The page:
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Greenpeace says 'no' to bulb

Greenpeace India is giving a call for ban on the ordinary incandescent bulb to reduce CO2 emission, reports Satyen Mohapatra.

india Updated: Apr 15, 2007 17:36 IST
Satyen Mohapatra
Satyen Mohapatra

Greenpeace India is now giving a call for ban on the ordinary incandescent bulb to reduce carbon dioxide emission.

"By replacing all ordinary light bulbs with CFLs (Compact Fluroscent Light) we can reduce India’s carbon dioxide emissions by 55 million tonnes annually or four per cent of its total carbon dioxide emission," says Climate Change and Energy Campaigner of Greenpeace India K Srinivas.

The government of Australia became the first country to announce plans to ban incandescent light bulbs and replace them with efficient Compact Fluroscent Light bulbs in February this year; a move that is estimated to cut the country's greenhouse gas emissions by 4 million tonnes by 2012.

The State of California has also come out with a private members bill calling for a phase out of the light bulb, said Srinivas talking to the Hindustan Times.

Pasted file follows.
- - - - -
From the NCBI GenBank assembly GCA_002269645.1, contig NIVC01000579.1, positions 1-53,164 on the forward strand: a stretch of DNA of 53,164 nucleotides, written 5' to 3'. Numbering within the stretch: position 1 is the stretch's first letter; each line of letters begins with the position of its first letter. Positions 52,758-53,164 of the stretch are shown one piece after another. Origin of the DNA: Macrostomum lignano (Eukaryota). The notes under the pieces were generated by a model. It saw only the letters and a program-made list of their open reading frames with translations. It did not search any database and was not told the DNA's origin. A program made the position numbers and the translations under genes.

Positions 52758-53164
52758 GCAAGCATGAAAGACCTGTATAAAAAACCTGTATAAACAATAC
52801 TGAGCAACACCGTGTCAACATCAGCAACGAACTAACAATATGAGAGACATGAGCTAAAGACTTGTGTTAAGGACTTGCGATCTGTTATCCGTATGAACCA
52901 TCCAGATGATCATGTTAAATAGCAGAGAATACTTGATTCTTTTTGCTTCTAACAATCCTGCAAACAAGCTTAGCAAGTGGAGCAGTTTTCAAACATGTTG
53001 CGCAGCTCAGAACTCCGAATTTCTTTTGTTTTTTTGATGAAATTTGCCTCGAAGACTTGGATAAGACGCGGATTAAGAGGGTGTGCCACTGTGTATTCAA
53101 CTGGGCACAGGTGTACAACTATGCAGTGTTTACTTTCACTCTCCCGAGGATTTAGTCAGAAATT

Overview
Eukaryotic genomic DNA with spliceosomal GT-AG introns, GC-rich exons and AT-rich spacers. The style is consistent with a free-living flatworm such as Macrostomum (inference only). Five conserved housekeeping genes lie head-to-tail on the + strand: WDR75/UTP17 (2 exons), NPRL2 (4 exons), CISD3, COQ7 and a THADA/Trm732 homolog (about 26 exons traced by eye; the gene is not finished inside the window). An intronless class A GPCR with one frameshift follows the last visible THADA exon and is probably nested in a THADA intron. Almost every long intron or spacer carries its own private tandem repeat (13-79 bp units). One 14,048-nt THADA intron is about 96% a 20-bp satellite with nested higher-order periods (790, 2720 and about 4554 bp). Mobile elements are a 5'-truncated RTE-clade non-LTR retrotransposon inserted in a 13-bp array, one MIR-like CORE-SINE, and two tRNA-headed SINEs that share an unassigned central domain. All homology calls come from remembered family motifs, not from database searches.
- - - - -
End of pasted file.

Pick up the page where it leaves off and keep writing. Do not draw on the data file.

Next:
India, he said, is the fifth largest carbon carbon dioxide emitter in the world and our carbon emissions by 2030 is likely to be as high as 4000 million tonnes. This quantum of emission could fuel temperature rise to as much as 3C – 3.5 C.

The cost of climate change in India could be as high as a 9-13% loss in GDP by 2100 according to World Bank economist Nicholas Stern, he added.

It is possible for India by enhancing its energy efficiency to both persist with its growth plans while reducing its carbon emissions.

"We waste lots of energy in the households by inefficient lighting. One of the swiftest and most significant measures we can take to arrest our carbon emissions immediately is to ban the incandescent bulb by legislative measures," he said.

The incandescent bulb uses up to 95% of the energy to generate heat and only remaining 5% to produce light. Compact Fluorescent Lamps use only 20% of the energy used by an ordinary light bulb, he claimed.

Srinivas cautioned that as CFLs contain toxic mercury vapour that would be released into the environment when CFLs are discarded, government must bring laws to enforce recycling of CFLs and also push manufacturers to find safer alternatives and phase out the use of mercury.

First Published: Apr 15, 2007 17:31 IST